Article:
# Simulation estimation

The multinomial probit model has long been recognized as a useful discrete choice model. But, because its choice probability does not have a closed-form expression and its computation involves multiple integrals, it has not been a popular model for empirical studies until the 1990s. The advancement of computing technology and the recent development on simulation estimation techniques provide

effective ways to implement this model. For a general description on various simulation methods, see Chapter 22 by Geweke, Houser, and Keane in this volume. Simulation estimation methods can be developed for the estimation of the multinomial probit sample selection model (Lee, 1996). The model can be estimated by two-stage methods and/or the method of maximum likelihood via Monte Carlo simulation. A simulated two-stage method is similar to the method of simulated moments (McFadden, 1989). For a two-stage method, the choice equations are first estimated. The likelihood function of the choice model can be simulated with the GHK (Geweke-Hajivassiliou-Keane) simulator. The probabilities of Uj – Ul > 0, l = 1,…, m but l Ф j are determined by the normal distribution of Ej = (v1 – Vj, … , V-1 – Vj, Vj+1 – Vj, … , vm – Vj). Denote Wj = (Zj – z1,…, Zj – Zj-1, Zj – z/+1,…, Zj – zm). The Ej can be represented as Ej = Яд-, where Hj is a lower triangular matrix of the Cholesky decomposition of the variance of Ej and n = (Пд,…, njm-1) is a standard normal vector. Define j = Wj1j/hj11 and Lji = [WjiY – Щhjlknk]/hjU for l = 2,…, m – 1. It follows that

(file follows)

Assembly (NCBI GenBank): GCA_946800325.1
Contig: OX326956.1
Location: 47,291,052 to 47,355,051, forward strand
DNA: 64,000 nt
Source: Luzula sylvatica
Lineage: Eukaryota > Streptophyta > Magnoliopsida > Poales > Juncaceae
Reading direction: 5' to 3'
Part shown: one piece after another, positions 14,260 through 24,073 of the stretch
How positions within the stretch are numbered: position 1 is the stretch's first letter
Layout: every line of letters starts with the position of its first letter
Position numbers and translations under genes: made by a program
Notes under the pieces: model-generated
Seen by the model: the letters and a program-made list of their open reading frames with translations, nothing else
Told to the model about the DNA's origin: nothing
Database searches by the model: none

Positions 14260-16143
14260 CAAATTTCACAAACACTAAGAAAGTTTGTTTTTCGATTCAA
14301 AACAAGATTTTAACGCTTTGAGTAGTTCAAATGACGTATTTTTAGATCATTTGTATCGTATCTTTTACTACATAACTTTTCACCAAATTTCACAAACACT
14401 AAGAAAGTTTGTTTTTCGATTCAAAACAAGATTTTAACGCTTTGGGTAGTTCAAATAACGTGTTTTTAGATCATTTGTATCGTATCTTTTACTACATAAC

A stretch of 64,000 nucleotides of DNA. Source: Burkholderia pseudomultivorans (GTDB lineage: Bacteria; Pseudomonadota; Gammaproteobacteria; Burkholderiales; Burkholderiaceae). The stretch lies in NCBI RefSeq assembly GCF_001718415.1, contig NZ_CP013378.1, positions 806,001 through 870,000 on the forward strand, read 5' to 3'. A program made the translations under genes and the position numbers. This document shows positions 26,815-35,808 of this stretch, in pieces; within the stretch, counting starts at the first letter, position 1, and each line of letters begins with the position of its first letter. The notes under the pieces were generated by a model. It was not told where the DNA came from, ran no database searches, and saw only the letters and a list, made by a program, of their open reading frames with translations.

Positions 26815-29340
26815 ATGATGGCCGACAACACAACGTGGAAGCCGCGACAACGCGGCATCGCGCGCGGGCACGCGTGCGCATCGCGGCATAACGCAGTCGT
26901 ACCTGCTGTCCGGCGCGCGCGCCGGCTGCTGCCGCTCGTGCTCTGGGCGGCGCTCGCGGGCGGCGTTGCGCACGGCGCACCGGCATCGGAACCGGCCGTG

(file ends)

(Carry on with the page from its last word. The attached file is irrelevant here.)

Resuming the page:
where ф(Яд) is a truncated standard normal density with support on (a, b). The GHK sampler is to generate sequentially truncated standard normal variables from Щ-^)(Пд). With S simulation runs, the GHK likelihood simulator of the choice model is tc§ (I) = nm= 1{SfXS^nm/^Lj?)}1′. The parameter у can be estimated by maximizing this simulated likelihood function. With the first-stage estimate y, the outcome equation can be estimated by the method of simulated moments. Simulated moment equations can be derived from observed outcome equations. Consider the bias-corrected outcome equation y = xв + E(u | x, I1 = 1) + П. As e1 has the Cholesky decomposition e1 = H1q1,

The GHK sampler П г=-1ф(-», Ll, )(n1l) can be used simultaneously to simulate both the numerator and denominator in (18.10). With S simulation runs from the GHK sampler, (18.10) can be simulated as ES(u |I1 = 1) = XSs=1 E(u | e1 = H1n1s))ra(s), where ra(s) = Пm=-1Ф(L(l! l))/IS=1П1=-1Ф(L^). ES(u|I1 = 1) is a consistent estimator of E(u 111 = 1) when S goes to infinity. The simulated method of moments can then be applied to estimate the equation y = xв + ES(u |I1 = 1) + -. The method of simulated moments is a generalized method of (simulated) moments. It is essentially an instrumental variable (IV) method. It is not desirable to apply a least squares procedure to the bias-corrected equation because ES(u|I1 = 1) with a finite S creates an error-in-variable (on regressors) problem.

The method of simulated maximum likelihood can be asymptotically efficient if the number of random draws S increases at a rate faster than the sjn – rate

(Lee, 1992b). The likelihood function for an observation of the model with m – alternatives and with outcome for alternative 1 is

where u = y – xp. Each of the likelihood components can be simulated without bias with a generalization of the GHK simulator. The likelihood function can be simulated as

S m—1 і m і S m—1

/(U|£i = ЯіП(і8)) ^(A‘M ^

l=1

where the random variables are drawn from Щ—11ф( —„, Ll )(njl) for each j = 1,…, m. Lee (1996) compares these simulation methods and finds that the simulated maximum likelihood method can indeed be more efficient with a moderate amount of simulation draws. One may expect that simulation methods may play an important role in the future development of sample selection models with dynamic structures.

## Leave a reply